Fumiko Tsujioka is languishing in marriage hell, albeit with two lovely children. Divorce does not make life easier. Poetry is Fumiko's refuge, oasis and rescue. Fumiko participates in a tanka circle, and thanks to its recommendations her poems get published nationwide.

She is frankly and daringly autobiographical in her poetry, discussing her marriage crisis and the catastrophe of breast cancer.

This tale of a poet is frankly realistic in its account of mastectomy and its after-effects. In the shadow of death Fumiko meets a sensation-seeking journalist. The encounter transforms into an unexpectedly profound love affair, spiritual and carnal.

Kinuyo Tanaka's touch as a director is matter-of-fact in this character-driven film. Fumiko's husband is disappointing but the aspiring poet meets also supportive men (Mori played by Masayuki Mori), and the final encounter with the journalist is transformative.

Tanaka conveys a warm and tender family feeling, and her account of mortal illness and death is unflinching. Tanaka does not wallow in morbid detail, but her sober look brings dignity to the tragedy.

The film is set in Hokkaido. There is a pastoral approach to the account of the life in the countryside in this tale alternating between the country and the city. The four seasons are relevant to the film, fittingly for a film about tanka / waka poetry.

The main instrument in the score is the accordeon played with a wistful sound.

A very nice print from Japan Foundation.


Thursday, December 06, 2018

Täällä Pohjantähden alla / Under the North Star (Centenary of the Cinema print 1995)

Täällä Pohjantähden alla / Under the North Star. Red Guard platoon leader Akseli Koskela (Aarno Sulkanen), to the right: Akusti Koskela (Paavo Pentikäinen), Oskari Kivivuori (Pekka Autiovuori) and Elias Kankaanpää (Kari Franck). – On the way to the front when it is already obvious that the cause is lost. The way is littered with corpses.

Under Polstjärnan
    FI 1968. PC: Fennada-Filmi. P: Mauno Mäkelä. D: Edvin Laine. SC: Väinö Linna, Juha Nevalainen, Edvin Laine, Matti Kassila – based on the novels by Väinö Linna Täällä Pohjantähden alla I–II (1959–60). Cin: Olavi Tuomi – 35 mm – Eastmancolor. AD: Ensio Suominen, Jukka Salomaa. M: Heikki Aaltoila. Theme tune: "The Wedding Waltz of Akseli and Elina" (Heikki Aaltoila). Cost: Aino Mantsas-Kassila, Mirja Traat. ED: Juho Gartz. Narrator: Matti Kassila. S: Matti Ylinen, Ensio Lumes – Evan Englund. Lab: Kurkvaara-Filmi.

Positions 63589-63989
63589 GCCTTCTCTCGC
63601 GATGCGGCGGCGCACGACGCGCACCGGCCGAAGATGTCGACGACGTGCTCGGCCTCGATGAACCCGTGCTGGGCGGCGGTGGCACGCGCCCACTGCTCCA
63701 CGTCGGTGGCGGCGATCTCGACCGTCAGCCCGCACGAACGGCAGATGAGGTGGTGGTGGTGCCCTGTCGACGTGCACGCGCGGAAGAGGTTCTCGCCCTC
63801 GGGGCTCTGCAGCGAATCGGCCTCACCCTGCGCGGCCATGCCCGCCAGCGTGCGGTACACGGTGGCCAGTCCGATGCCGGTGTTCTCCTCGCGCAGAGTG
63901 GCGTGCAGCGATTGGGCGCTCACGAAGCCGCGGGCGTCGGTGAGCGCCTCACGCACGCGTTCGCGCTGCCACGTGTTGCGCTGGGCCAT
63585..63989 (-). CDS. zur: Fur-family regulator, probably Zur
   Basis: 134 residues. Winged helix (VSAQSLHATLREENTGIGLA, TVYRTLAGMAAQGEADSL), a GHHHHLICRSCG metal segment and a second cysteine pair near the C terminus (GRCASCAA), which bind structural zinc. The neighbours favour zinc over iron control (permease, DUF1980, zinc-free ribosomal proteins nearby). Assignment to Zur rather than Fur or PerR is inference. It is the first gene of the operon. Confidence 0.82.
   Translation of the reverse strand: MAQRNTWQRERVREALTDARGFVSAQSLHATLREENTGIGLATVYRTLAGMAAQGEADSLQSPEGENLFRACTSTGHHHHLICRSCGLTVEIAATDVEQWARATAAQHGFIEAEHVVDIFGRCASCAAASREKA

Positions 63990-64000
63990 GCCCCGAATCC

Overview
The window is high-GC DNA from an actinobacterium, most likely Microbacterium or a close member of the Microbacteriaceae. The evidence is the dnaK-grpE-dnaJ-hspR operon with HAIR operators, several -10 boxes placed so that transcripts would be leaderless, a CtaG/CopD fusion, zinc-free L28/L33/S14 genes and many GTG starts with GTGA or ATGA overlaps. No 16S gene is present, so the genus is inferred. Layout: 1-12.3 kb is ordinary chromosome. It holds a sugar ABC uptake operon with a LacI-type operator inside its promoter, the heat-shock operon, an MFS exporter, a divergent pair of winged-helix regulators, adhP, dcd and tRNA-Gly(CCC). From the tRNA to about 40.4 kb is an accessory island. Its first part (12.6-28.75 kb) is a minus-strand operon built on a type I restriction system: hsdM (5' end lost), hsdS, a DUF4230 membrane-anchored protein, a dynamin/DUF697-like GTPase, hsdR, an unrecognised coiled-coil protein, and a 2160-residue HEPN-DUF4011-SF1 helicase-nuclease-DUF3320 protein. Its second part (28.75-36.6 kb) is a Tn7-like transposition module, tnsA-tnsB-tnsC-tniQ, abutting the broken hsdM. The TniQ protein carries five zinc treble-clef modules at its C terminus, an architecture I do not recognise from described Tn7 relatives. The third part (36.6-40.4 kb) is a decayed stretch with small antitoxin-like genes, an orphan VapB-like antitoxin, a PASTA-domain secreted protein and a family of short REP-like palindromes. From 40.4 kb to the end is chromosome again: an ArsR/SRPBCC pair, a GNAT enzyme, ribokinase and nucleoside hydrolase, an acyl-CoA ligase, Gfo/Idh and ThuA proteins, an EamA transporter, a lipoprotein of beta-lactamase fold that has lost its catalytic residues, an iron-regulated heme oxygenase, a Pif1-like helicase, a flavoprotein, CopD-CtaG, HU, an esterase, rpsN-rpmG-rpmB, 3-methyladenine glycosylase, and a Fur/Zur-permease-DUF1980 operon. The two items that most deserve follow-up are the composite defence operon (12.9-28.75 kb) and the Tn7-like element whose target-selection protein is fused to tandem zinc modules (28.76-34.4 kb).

C: Aarno Sulkanen (Koskelan Akseli), Titta Karakorpi (Elina), Risto Taulo (Koskelan Jussi), Anja Pohjola (Alma), Kalevi Kahra (räätäli Halme), Rose-Marie Precht (kirkkoherran rouva), Matti Ranin (kirkkoherra), Mirjam Novero (Kivivuoren Anna), Kauko Helovirta (Kivivuoren Otto), Maija-Leena Soinne (Leppäsen Aune), Paavo Pentikäinen (Koskelan Akusti), Eero Keskitalo (Koskelan Aleksi), Tuula Nyman (Laurilan Elma), Pekka Autiovuori (Kivivuoren Osku), Esa Saario (Kivivuoren Janne), Elsa Turakainen (Leppäsen Henna), Veikko Sinisalo (Laurilan Anttoo), Aarne Laine (Töyryn isäntä), Kaisu Leppänen (Töyryn emäntä), Kaarlo Halttunen (Leppäsen Preeti), Helge Herala (Kiviojan Vikki), Olavi Ahonen (Kiviojan Late), Runar Schauman (paroni), Gerda Ryselin (paronitar), Kari Franck (Kankaanpään Elias), Martti Kuisma (Laurilan Uuno), Martti Järvinen (Ilmari Salpakari), Eila Rinne (Laurilan Aliina), Leevi Linko (Yllön isäntä), Juhani Kumpulainen (Mellolan isäntä), Asta Backman (Halmeen Emma), Dagi Angervo (Priita), Heikki Kinnunen (Leppäsen Valenti), Kosti Klemelä (nimismies), Mikko Niskanen (sotatuomari), Tapio Hämäläinen (Hellberg ), Fritz-Hugo Backman (apteekkari), Elvi Saarnio (luutamummo), Jyrki Kovaleff (laulajapoika), Artturi LAakso (punapäällikkö), Arvo Lehesmaa (sanantuoja), Ekke Hämäläinen (Carl-herra), Taneli Rinne (Arvo Töyry), Jaakko Jokelin (Timofei), Oiva Sala (rovasti Wallen), Ossi Räikkö (Eetu Salin), Mauri Jaakkola (Silander), Yrjö Järvinen (päällikkö), Esko Mattila (Ylöstalon isäntä), Jukka Sipilä (vääpeli), Eero Eloranta, Ville Salminen, Rolf Labbart, Raimo Nupponen, Aimo Tepponen, Leo Mustonen, Matti Lehtelä, Seppo Kolehmainen, Keijo Komppa, Pentti Lähde, Pentti Saares, Esko Töyri, Risto Palm, Heikki Heino, Teemu Rinne, Holger Blommila, Boris Levitzky, Matti Vihola, Paavo Hukkinen, Juuso Jokela, Pekka Salovaara, Kauko Kokkonen, Vilho Ruuskanen, Erki Salin, Aino-Inkeri Notkola, Mirjam Salminen, Katriina Rinne, Sointu Angervo, Alli Linko, Marjatta Rinne, Rauha Puntti, Eila Roine, Jaana Kahra, Petra Frey, Virpi Uimonen, Maija Leino, Tarja Markus, Tapio Parkkinen, Allan Lindfors, Kaarlo Wilska, Arto Halonen, Toivo Kaunonen, Teemu Jokela, Tapio Väisänen, Ari Laine, Turkka Lehtinen, Robert Ekering, Ale Porkka.